Apple Daily, the embattled anti-Beijing newspaper, has asked authorities to unfreeze some of its assets so it can pay salaries and avoid labour violations, and that its board will meet on Friday to decide if the newspaper will cease operations.

Hong Kong Chief Executive Carrie Lam speaks during her weekly press conference at the government headquarters in Hong Kong on June 22, 2021.
Hong Kong Chief Executive Carrie Lam speaks during her weekly press conference at the government headquarters in Hong Kong on June 22, 2021. (AFP)

Hong Kong leader Carrie Lam hit back against criticism of authorities' actions against anti-Beijing tabloid Apple Daily as attempts to "beautify" acts that endangered national security.

Hundreds of police raided the newspaper last week as part of a national security probe in which senior Apple Daily executives were arrested over allegations of "collusion with a foreign country" and $2.3 million in assets frozen.

Police have said dozens of Apple Daily articles may have violated the security law, the first instance of authorities targeting media articles under the legislation.

READ MORE: Hong Kong's Apple Daily to 'shut down' after asset freeze

Concern over freedom of press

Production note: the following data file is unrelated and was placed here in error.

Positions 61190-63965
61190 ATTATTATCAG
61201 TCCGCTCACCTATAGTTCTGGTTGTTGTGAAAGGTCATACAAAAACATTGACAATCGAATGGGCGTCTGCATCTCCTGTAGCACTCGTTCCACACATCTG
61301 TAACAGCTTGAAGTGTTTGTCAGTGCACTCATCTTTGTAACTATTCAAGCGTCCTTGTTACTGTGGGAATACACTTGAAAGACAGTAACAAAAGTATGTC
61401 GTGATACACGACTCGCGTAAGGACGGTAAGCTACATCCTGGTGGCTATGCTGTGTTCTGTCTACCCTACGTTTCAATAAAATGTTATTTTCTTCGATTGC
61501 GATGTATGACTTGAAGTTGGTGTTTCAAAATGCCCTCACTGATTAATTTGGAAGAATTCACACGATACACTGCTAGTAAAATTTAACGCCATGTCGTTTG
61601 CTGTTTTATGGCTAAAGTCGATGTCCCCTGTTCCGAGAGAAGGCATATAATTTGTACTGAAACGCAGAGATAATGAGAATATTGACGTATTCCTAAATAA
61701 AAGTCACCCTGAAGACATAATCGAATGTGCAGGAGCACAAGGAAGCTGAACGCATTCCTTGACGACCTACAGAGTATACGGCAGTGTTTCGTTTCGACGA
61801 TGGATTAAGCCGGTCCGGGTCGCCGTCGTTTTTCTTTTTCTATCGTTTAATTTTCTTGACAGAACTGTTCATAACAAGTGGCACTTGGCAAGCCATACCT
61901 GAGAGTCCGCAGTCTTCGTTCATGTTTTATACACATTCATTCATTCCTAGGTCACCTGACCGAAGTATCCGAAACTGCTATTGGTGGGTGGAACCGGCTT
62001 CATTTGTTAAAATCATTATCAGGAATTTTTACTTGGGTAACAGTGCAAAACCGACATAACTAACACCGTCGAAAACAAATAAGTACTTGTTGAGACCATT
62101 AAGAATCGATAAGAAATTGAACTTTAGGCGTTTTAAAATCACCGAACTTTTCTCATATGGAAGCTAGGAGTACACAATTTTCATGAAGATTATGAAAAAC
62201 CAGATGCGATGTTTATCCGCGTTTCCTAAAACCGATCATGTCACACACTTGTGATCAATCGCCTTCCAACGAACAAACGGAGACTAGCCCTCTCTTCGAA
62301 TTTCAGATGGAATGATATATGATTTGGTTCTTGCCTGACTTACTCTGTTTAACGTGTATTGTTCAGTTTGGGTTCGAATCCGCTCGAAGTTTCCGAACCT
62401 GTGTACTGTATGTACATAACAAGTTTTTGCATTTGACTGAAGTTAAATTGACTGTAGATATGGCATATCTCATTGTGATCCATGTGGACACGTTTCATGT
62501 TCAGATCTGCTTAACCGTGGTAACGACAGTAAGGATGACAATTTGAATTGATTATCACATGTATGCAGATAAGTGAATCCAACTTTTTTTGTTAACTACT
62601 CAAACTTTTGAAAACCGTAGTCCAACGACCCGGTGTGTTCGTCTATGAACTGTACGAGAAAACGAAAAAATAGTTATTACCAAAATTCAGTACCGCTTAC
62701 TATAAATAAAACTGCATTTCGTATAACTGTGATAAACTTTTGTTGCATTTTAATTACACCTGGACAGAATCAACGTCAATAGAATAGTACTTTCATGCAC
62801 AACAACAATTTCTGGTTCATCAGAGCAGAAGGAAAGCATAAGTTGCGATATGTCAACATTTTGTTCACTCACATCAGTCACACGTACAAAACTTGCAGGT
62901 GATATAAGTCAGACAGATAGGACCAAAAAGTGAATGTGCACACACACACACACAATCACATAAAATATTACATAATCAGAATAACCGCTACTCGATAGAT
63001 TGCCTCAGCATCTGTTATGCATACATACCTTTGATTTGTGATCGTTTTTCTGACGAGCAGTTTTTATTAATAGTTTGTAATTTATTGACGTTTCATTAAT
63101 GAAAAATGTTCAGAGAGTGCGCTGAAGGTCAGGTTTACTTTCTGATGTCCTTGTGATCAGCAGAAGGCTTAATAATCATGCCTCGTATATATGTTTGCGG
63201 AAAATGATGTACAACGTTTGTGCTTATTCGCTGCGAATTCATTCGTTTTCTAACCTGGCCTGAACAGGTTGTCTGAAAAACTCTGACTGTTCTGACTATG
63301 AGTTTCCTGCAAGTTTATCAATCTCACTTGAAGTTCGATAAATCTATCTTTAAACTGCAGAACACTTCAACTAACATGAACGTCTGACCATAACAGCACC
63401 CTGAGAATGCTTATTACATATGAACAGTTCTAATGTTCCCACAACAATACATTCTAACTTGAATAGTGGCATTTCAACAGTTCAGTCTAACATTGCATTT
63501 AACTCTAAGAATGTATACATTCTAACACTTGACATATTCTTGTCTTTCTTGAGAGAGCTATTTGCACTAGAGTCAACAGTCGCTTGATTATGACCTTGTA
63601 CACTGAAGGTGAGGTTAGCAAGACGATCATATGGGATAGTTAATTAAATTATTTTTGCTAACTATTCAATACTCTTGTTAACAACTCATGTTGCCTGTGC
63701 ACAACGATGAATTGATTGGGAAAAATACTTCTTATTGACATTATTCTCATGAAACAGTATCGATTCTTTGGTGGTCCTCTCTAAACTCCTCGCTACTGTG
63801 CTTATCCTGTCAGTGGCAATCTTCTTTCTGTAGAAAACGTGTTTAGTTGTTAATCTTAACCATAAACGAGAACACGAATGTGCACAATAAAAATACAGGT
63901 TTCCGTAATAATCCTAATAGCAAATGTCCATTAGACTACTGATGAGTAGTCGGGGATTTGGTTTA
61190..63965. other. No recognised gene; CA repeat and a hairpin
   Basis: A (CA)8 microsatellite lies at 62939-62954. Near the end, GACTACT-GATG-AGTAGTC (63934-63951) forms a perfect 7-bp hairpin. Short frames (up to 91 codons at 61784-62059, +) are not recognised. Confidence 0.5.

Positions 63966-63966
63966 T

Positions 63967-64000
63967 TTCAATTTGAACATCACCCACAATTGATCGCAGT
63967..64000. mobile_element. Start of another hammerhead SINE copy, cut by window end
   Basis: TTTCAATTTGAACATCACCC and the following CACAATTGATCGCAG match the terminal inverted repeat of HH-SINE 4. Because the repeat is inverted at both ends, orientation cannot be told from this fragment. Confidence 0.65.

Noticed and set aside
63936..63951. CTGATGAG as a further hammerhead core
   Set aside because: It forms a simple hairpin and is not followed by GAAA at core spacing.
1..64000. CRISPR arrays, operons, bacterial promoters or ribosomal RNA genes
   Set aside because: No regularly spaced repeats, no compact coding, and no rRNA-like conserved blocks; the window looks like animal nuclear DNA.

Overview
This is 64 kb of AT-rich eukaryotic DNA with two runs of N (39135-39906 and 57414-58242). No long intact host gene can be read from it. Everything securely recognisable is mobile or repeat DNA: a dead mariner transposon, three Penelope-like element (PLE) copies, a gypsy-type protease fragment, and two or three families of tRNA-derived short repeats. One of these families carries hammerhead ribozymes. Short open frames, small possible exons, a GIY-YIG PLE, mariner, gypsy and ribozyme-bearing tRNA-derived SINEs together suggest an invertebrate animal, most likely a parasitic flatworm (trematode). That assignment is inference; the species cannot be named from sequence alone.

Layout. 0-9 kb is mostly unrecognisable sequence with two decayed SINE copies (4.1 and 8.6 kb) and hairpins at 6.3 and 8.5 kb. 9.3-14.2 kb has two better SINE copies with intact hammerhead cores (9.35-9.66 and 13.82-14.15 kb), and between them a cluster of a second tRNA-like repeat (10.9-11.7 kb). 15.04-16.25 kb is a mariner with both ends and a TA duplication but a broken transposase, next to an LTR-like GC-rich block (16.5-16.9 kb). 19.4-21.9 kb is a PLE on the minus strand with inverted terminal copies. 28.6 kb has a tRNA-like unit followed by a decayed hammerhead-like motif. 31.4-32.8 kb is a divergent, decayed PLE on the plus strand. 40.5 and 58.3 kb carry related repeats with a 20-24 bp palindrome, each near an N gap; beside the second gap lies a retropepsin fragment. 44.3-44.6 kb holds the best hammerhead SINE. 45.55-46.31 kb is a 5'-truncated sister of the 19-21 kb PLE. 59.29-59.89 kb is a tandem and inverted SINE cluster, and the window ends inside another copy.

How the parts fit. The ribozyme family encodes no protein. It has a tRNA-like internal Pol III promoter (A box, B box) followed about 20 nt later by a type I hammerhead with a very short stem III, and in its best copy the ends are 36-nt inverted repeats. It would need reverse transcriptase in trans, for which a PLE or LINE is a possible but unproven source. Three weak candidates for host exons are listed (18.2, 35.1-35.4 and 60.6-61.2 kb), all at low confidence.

Rights groups, media organisations, and Western governments have criticised the actions and expressed concern over freedom of the press and other rights in the Chinese-ruled city.

In Washington, State Department spokesman Ned Price said the United States was deeply concerned by "selective" and "politically motivated" use of the security law.

Speaking at her regular weekly news conference, Lam singled out the US comments, telling reporters the accusations were wrong and applied double standards.
She said the actions taken by authorities did not target press freedom.

"Don't try to underplay the significance of breaching the national security law," Lam said. "Don't try to beautify these acts of endangering national security."

"And don't try to accuse the Hong Kong authorities for using the national security law as a tool to suppress the media or to stifle the freedom of expression," she added.

READ MORE: Media execs charged with national security law denied bail in Hong Kong

Charges on Apple Daily staff

On Monday, Mark Simon, an adviser to the jailed Apple Daily owner and Beijing critic Jim my Lai, told Reuters the media outlet would be forced to shut down in "a matter of days".

Editor-in-Chief Ryan Law and Chief Executive Officer Cheung Kim-hung were charged with conspiracy to commit collusion with a foreign country and denied bail on Saturday. Three other senior executives were released pending further investigation.

Apple Daily has come under increasing pressure since Lai was arrested last year under the legislation. Lai, whose assets have also been frozen under the security law, is already serving a prison sentence for taking part in unauthorised assemblies.

According to an internal staff memo seen by Reuters, the tabloid looks set to close for good by Saturday.

READ MORE: Hong Kong to censor all movies for anti-China content

Source: Reuters